Gov. Eric Holcomb receives his Johnson & Johnson COVID-19 vaccine at the Indianapolis Motor Speedway on Friday morning.
Gov. Eric Holcomb receives his Johnson & Johnson COVID-19 vaccine at the Indianapolis Motor Speedway on Friday morning.

INDIANAPOLIS - It was a year ago Saturday that the first Hoosier was stricken with what has become our 21st Century nightmare, COVID-19. Ten days later Roberta “Birdie” Shelton became the first known death, dying alone in a pandemic that came quickly and with great mystery.

Now, some 12,633 Hoosier deaths later (and more than 517,000 nationally), we are seeing what has been widely described as a "light at the end of the tunnel." Earlier this week, the millionth Hoosier took what is nothing short of a modern miracle, a vaccination developed and tested in less than a year that is guaranteed to keep you out of the hospital and an early grave.

Gov. Eric Holcomb was asked by a Brown County Democrat  reporter how we will know when the pandemic is over. "It's an almost impossible question to answer because we don't know," he responded. "What we do know is we have more control now than ever, and it's paying off. In previous surges, we didn't have a vaccination to bring down those hospitalization rates and deaths. Now we do."

On Tuesday, the state announced mass vaccination sites at the Indianapolis Motor Speedway (literally, you can drive up pit row to get your shot), at Notre Dame and an Ivy Tech campus in Sellersburg. The state opted to make vaccine available in age increments, because the older you are, the greater chances of hospitalization and death.

The State of Indiana has made getting vaccinated relatively easy. You can go to https://ourshot.in.gov or dial 211 to make an appointment. When my age group became available last week, my wife spent about 15 minutes on the website before she scheduled a vaccination just five days later.

The slots by physical vaccination sites quickly filled up and by the time I was scheduled, my date was March 24. I then called 211, asked for the first available date, and was rescheduled for last Tuesday. I went with my wife to the Indiana University Neuroscience Center in downtown Indianapolis last Sunday where there was available adjacent parking and a tiny line. When I asked if I could go ahead and get vaccinated with her, I was accommodated with no quibbling. After registering, I received a Vaccination Record Card, got the Pfizer shot, scheduled my second dose for March 21, and then spent 15 minutes in an auditorium to make sure there were no side effects (there weren't).

We were exhilarated by the experience, knowing that in a few weeks, we'll be able to party with friends, visit family, or safely go out to a bar or restaurant.

"We've tried to make that as easy as possible to schedule and get on your way and get your life back," Holcomb said on Wednesday. "This is really good news. I count my lucky stars every day that we're having this discussion about hundreds of thousands of Hoosiers get vaccinated and that we're not waiting seven years. This is a good thing."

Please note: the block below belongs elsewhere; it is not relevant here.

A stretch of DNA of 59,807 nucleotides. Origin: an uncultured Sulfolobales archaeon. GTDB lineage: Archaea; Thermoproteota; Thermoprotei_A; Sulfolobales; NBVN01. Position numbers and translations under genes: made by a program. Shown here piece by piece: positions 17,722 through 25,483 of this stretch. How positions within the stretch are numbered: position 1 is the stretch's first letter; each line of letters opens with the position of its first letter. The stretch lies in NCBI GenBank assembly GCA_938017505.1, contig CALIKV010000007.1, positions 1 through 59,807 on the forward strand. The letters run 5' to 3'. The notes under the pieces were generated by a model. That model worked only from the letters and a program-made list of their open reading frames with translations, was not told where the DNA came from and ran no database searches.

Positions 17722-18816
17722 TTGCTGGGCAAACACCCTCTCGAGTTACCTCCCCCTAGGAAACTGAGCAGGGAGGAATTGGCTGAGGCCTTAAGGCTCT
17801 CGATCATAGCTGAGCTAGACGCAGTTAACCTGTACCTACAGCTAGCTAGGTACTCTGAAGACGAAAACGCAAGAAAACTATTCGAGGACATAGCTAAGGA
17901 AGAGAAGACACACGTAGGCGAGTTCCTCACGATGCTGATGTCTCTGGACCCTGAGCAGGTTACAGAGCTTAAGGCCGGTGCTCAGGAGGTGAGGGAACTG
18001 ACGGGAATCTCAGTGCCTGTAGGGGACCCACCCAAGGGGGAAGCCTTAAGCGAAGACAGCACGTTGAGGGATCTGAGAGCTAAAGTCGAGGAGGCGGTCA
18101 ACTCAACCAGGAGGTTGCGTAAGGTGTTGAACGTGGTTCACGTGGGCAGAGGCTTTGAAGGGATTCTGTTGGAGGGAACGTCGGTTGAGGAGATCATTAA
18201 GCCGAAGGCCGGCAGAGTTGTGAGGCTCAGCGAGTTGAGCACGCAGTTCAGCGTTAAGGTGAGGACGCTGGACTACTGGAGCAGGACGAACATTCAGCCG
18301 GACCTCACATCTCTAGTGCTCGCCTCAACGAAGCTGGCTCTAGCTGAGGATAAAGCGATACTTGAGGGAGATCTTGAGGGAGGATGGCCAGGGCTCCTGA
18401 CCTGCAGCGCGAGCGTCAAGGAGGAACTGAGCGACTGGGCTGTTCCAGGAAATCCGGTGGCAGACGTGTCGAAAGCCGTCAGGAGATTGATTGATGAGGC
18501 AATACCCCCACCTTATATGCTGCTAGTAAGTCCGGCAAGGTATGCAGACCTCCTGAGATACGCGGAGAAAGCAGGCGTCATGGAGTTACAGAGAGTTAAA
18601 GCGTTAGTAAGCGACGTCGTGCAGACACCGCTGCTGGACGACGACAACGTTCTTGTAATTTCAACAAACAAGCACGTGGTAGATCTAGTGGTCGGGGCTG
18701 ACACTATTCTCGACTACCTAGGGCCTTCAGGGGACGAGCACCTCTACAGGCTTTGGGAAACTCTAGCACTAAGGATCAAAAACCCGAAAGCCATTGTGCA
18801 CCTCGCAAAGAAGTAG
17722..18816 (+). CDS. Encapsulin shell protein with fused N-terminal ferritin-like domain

Indiana Health Commissioner Kristina Box added, "A year ago there was no vaccine for COVID-19 and if you'd ask me and Dr. (Lindsay) Weaver, we would have been very pessimistic about it. Today we have three vaccines and we have vaccinated more than 1 million Hoosiers. This past week we expanded eligibility not once, but twice." 

A year ago, there was no testing available in the state. "We built that from scratch and now have more than 300 testing sites, having done more than 8 million for more than 3 million Hoosiers," Dr. Box said. "We had very limited capacity and we relied very heavily on our partners at Eli Lilly for testing supplies and also to run tests in those early days. Today we have 10 labs as part of our Indiana lab testing network and we have more than 2,300 labs reporting results to us. Our local health departments and hospitals have stepped up in incredible ways."

Both Holcomb and Box stressed that the more Hoosiers who vaccinate, the better off our entire community will be. While Indiana's positivity rate has declined from 4.1% to 3.5% in a week, declining to its lowest point since Sept. 17, "We are also reminded that pandemics are hard to defeat as virus mutate just when we think the worst is behind us," Box said. "Even positive trends like we've seen in recent weeks don't signal that we're out of the woods."

Axios reported that the U.S. averaged just under 65,000 new cases per day over the past week, essentially unchanged from the week before, ending a six-week streak of double-digit improvements. Although the U.S. has been moving in the right direction, 65,000 cases per day is not a number that indicates the virus is under control. It’s the same caseload the U.S. was seeing last July, at the height of the summer surge. And there are still 1,500 to 2,000 deaths a day.

Dr. Anthony Fauci said on NBC's “Meet the Press” last Sunday: “Our baseline of daily infections now, even though it's way down from where it was 300,000+ per day, is down to around 70,000. That baseline's too high.”

The best thing you can do to return your life back to normal is to vaccinate when you are eligible.
 
The columnist is publisher of Howey Politics Indiana at www.howeypolitics.com. Find Howey on Facebook and Twitter @hwypol.